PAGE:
To create a new note, type a title for the note and press enter. The note will be opened in your default text editor. The default editor is Vim. Just type your notes and save them as the way you do in Vim editor.
Similarly, you can add as many notes as you wanted. All notes are automatically gets sorted by modification date. The most recently modified notes will be listed at the top.
If you already have a note with same name, it will show the notes that match what you have typed on the title bar. So, you can open the related note instead of creating a new one.
If you want to create a new note whose title is a substring of an existing note’s title, then even after you’ve typed the full title for your new note the existing note will still be selected by the autocomplete. In such cases, just hit ctrl-d or escape keys to clear the autocomplete selection, and then hit ENTER key to create your note.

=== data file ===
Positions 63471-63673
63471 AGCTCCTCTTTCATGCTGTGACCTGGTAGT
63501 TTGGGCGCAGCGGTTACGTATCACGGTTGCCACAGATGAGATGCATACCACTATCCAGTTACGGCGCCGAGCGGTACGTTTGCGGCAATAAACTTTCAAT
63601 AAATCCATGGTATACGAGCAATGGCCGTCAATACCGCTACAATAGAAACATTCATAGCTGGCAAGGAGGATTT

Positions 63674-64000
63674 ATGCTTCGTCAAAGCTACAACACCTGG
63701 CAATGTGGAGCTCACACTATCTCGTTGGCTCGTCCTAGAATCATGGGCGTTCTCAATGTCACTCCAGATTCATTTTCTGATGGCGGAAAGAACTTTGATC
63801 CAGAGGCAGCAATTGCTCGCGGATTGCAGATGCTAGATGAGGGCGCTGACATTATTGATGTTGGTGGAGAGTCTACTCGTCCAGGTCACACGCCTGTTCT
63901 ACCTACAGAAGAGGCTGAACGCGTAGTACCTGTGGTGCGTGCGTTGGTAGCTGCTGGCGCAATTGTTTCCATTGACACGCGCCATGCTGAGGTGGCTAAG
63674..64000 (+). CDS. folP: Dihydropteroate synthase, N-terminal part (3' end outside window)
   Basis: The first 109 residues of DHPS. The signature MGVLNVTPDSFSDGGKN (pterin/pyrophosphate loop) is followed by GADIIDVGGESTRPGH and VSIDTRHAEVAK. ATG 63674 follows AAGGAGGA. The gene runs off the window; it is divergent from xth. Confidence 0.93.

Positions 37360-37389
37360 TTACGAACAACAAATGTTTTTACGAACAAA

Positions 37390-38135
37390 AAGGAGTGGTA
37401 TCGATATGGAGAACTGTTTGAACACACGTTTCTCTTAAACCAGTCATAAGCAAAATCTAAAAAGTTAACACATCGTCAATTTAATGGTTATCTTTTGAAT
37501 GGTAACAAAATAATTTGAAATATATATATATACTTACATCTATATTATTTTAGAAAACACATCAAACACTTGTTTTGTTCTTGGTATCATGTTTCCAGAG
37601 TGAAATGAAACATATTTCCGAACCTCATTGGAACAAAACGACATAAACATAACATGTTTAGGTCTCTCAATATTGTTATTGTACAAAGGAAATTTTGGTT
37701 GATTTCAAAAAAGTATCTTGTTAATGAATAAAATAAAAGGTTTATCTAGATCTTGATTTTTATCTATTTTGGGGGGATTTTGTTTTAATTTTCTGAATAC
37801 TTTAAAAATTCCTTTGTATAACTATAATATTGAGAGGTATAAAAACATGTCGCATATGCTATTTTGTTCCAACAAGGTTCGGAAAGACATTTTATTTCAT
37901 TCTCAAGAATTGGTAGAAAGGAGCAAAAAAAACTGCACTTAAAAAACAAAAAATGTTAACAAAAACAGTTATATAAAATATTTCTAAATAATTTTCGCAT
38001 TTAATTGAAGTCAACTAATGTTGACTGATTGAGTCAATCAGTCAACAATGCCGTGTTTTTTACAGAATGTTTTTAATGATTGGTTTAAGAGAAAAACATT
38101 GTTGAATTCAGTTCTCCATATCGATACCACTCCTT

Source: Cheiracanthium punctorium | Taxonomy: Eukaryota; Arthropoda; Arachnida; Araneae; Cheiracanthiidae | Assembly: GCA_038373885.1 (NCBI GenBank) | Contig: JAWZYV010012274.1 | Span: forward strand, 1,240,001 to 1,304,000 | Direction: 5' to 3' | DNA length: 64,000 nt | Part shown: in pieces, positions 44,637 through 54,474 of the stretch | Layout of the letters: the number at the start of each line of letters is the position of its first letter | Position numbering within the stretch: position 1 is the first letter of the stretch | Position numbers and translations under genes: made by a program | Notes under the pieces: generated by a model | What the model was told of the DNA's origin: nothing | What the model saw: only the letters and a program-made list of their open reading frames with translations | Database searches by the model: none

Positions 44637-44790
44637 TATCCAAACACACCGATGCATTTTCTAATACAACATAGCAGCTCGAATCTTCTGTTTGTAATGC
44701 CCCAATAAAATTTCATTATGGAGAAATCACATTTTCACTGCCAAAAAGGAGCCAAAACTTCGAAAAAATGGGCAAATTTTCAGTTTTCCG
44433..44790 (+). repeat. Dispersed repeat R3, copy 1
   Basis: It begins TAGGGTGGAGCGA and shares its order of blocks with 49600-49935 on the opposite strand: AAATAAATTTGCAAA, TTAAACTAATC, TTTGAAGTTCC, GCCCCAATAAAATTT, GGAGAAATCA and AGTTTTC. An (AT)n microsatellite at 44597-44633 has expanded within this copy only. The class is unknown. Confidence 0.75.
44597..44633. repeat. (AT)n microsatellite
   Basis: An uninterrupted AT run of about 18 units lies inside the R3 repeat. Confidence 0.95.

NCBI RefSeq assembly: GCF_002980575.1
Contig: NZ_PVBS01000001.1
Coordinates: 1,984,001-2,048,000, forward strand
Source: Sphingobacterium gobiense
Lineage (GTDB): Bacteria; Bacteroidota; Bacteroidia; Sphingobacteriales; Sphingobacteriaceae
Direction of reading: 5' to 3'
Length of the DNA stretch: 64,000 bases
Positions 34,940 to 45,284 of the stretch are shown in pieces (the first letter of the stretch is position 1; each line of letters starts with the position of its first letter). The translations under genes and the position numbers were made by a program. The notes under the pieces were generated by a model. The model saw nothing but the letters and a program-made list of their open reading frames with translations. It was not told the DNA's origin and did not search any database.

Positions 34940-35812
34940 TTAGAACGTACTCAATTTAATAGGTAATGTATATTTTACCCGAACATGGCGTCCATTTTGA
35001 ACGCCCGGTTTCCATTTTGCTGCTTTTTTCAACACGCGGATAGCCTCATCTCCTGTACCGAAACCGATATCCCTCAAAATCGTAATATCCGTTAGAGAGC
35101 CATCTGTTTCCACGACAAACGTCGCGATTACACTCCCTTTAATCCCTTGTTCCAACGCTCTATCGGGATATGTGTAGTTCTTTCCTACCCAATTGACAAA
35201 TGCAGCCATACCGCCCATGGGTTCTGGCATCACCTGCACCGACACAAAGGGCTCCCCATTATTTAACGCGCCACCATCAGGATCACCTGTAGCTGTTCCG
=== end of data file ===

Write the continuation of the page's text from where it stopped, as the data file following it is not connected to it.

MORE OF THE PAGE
To find a note, just type the title or words from the note in the title bar area. It will show you the suggested list of notes that matches what you have just typed. When you see the note that you want, use the up/down arrows or page up/page down keys to select it then hit enter to open it.
When you type the beginning of a note’s title (case-insensitive), that note will be automatically selected in the note list and its title will be autocompleted in the search box as shown in the above screenshot. After selecting your desired note, just hit enter to open that note in your default editor.
All notes will be saved with extension .txt in ~/Notes directory. You can list the available notes using ls command like below.
$ ls ~/Notes
Laptop.txt Write an article about Terminal Velocity.txt
If you want to remove a note, just delete the .txt file using rm command.
$ rm ~/Notes/Laptop.txt
Create notes with different extensions
Terminal Velocity can support various extensions, including .txt, .text, .md, .markdown, .mdown, .mdwn, .mkdn, .mkd, and .rst.
To create a note with a different filename extension use the --extension or -x option like below.